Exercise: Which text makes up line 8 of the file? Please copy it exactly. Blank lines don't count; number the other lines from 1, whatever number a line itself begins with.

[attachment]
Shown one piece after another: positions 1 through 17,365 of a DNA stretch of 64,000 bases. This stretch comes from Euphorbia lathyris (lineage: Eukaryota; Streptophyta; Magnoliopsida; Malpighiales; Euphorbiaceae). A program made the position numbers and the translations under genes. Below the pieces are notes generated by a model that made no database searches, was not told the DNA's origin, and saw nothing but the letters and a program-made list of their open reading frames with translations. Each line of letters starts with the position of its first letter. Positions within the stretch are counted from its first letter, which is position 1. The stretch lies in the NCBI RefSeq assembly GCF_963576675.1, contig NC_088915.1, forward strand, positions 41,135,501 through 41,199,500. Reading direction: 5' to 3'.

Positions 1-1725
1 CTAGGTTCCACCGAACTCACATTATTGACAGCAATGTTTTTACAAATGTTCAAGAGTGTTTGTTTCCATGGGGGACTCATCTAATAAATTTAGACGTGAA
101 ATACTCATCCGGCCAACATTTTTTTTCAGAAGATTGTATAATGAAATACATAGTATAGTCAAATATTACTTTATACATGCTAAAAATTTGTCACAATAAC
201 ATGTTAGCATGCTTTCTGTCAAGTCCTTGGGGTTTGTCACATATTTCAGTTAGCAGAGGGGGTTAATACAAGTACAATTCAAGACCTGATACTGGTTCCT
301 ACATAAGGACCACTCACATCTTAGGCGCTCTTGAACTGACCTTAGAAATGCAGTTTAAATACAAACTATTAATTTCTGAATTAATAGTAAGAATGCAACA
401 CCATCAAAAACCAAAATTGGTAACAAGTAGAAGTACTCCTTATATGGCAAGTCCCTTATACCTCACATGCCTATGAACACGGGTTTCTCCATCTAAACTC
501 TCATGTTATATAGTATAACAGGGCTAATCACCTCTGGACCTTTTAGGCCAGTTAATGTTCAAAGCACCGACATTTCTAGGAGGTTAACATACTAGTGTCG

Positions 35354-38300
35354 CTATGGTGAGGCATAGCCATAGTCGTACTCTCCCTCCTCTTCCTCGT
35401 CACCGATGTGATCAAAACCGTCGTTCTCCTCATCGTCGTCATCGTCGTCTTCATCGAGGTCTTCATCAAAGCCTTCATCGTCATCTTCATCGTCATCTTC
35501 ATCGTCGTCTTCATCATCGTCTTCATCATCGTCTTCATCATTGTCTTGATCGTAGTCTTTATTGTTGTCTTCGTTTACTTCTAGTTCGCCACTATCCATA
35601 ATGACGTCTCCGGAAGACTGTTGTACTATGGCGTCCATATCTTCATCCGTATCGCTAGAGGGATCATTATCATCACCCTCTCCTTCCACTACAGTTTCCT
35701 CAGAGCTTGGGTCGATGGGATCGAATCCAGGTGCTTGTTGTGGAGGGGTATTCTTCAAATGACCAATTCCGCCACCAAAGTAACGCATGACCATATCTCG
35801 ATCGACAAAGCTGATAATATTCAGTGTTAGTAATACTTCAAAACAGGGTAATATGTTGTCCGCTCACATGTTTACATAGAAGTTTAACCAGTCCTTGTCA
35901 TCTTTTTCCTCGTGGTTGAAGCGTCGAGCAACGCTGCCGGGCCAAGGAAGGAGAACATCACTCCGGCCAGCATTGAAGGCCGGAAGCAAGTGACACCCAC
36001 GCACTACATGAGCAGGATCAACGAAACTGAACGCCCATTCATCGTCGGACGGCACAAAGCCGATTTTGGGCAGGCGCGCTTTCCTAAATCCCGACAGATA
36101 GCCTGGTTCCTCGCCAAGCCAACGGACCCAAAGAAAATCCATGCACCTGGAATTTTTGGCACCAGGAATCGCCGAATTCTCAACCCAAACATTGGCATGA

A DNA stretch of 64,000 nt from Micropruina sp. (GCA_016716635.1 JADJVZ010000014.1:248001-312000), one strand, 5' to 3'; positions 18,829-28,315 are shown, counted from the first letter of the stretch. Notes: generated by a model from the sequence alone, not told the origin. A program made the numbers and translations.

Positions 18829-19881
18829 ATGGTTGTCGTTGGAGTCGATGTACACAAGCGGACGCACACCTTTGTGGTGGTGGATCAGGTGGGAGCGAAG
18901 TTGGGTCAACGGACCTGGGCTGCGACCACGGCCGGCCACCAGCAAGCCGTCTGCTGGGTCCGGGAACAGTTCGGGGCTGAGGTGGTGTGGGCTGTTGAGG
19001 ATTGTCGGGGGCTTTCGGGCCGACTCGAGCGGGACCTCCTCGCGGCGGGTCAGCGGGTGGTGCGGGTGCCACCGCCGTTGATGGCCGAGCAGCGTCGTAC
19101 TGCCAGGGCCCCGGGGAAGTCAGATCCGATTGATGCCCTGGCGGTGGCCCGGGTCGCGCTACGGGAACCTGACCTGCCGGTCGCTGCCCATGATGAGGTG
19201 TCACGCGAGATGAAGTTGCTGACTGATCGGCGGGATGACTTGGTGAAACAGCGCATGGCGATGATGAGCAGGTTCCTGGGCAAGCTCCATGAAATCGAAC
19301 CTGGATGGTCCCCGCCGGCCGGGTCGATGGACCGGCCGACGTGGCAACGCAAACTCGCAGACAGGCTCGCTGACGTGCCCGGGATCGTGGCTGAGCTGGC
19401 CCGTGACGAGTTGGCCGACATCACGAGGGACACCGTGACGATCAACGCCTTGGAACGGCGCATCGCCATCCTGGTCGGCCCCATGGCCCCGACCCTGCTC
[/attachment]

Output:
501 TCATGTTATATAGTATAACAGGGCTAATCACCTCTGGACCTTTTAGGCCAGTTAATGTTCAAAGCACCGACATTTCTAGGAGGTTAACATACTAGTGTCG